Expect head winds:  While the Fed postponed the introduction of the supplementary leverage ratio (SLR) requirement for this year, it will apply in CCAR 2017.  The SLR applies to systemic and complex firms beginning in the first quarter of 2018, and therefore in the fifth quarter of next year’s CCAR forecast and beyond.  These new requirements will likely pose a new constraint dynamic under stress that of course will be dependent on firm business models as well as the design of the Fed scenario.  Over the longer term, the eight Global Systemically Important Banks (GSIBs) will also potentially contend with the phase in of the GSIB surcharge as part of the post-stress minimum capital requirement.

Data, data, data:  The Fed has been emphasizing the need for improved data quality for the last several years and it has been at the core of some objection decisions.  With the advent of formal CCAR report attestations this coming yearend, and the emphasis on end-to-end controls in the capital planning process, the Fed is likely to test whether attestations are backed by adequate data governance, controls and infrastructure.

Be specific and deliver on time  To address outstanding weaknesses identified by the Fed, many firms will be asked to enhance current processes and develop remediation plans, inclusive of accountable parties, activities, and, milestones to be completed prior to the next CCAR cycle or beyond.  Just like BHCs and IHCs, the Fed does not like surprises, so sticking to deadlines or providing updates on any slippage is important in making sure that firms and regulators are on the same page.  Not delivering key remediation items on time or of adequate quality can drive an objection decision.  Moreover, being clear on items that have longer duration remediation, getting agreement, and defining a delivery date is also important to avoiding objection.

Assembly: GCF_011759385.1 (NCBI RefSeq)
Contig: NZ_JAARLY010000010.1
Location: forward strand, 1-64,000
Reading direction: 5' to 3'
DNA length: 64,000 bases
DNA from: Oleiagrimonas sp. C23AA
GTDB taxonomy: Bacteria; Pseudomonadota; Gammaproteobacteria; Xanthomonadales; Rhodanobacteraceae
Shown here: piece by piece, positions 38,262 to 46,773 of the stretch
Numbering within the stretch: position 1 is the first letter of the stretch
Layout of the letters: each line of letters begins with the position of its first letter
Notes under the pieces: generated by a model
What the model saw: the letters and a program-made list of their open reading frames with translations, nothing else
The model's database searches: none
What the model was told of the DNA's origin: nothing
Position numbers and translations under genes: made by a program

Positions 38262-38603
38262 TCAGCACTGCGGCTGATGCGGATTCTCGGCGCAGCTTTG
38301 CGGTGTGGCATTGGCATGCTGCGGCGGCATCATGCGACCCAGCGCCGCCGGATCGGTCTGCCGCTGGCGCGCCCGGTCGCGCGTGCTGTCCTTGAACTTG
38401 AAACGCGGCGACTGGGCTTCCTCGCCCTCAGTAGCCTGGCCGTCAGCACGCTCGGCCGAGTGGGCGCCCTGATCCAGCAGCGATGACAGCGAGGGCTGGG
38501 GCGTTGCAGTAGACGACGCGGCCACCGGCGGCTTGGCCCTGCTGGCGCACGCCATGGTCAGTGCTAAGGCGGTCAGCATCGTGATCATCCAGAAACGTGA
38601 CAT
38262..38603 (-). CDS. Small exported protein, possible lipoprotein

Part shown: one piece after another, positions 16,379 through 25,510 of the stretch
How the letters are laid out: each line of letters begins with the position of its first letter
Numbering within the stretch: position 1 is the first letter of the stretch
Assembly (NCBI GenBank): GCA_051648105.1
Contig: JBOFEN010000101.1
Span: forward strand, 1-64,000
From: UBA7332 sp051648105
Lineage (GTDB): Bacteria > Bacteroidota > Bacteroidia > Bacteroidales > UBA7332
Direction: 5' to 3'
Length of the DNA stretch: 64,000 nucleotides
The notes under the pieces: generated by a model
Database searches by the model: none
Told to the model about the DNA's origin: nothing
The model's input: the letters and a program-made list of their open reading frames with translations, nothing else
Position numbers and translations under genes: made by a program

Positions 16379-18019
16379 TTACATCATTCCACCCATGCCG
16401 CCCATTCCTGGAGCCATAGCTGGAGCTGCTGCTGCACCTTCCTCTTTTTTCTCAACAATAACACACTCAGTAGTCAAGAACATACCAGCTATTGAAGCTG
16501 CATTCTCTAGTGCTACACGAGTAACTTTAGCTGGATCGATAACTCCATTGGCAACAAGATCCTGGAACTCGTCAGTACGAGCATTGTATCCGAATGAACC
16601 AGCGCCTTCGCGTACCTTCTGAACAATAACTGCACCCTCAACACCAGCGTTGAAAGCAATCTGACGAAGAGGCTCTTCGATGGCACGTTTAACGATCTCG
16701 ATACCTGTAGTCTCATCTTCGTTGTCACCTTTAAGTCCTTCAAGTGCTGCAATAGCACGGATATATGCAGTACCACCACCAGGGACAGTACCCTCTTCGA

1Systemic and Complex firms in this document refers to (1) those firms subject to the Federal Reserve’s Large Institution Supervision Coordination Committee (LISCC) framework and (2) Large and Complex bank holding companies (BHCs) and intermediate holding companies (IHCs) of foreign banking organizations that have total assets greater than $250 billion or total on-balance sheet foreign exposure of more than $10 billion.  Large and Noncomplex firms are US BHCs and IHCs that are not part of the LISCC framework, have assets of between $50 billion and $250 billion, and total on-balance sheet foreign exposure of less than $10 billion.

Sources of data utilized within this document from the Board of Governors of the Federal Reserve System are listed below.

  1. Comprehensive Capital Analysis and Review 2016: Assessment and Framework and Results, June 2016
  2. Comprehensive Capital Analysis and Review 2015: Assessment and Framework and Results, March 2015
  3. Comprehensive Capital Analysis and Review 2014: Assessment and Framework and Results, March 2014
  4. Comprehensive Capital Analysis and Review 2013: Assessment and Framework and Results, March 2013
  5. Dodd-Frank Act Stress Test 2015: Supervisory Stress Test Methodology and Results, June 2016
  6. Dodd-Frank Act Stress Test 2015: Supervisory Stress Test Methodology and Results, March 2015
  7. Dodd-Frank Act Stress Test 2014: Supervisory Stress Test Methodology and Results, March 2014
  8. Dodd-Frank Act Stress Test 2013: Supervisory Stress Test Methodology and Results, March 2013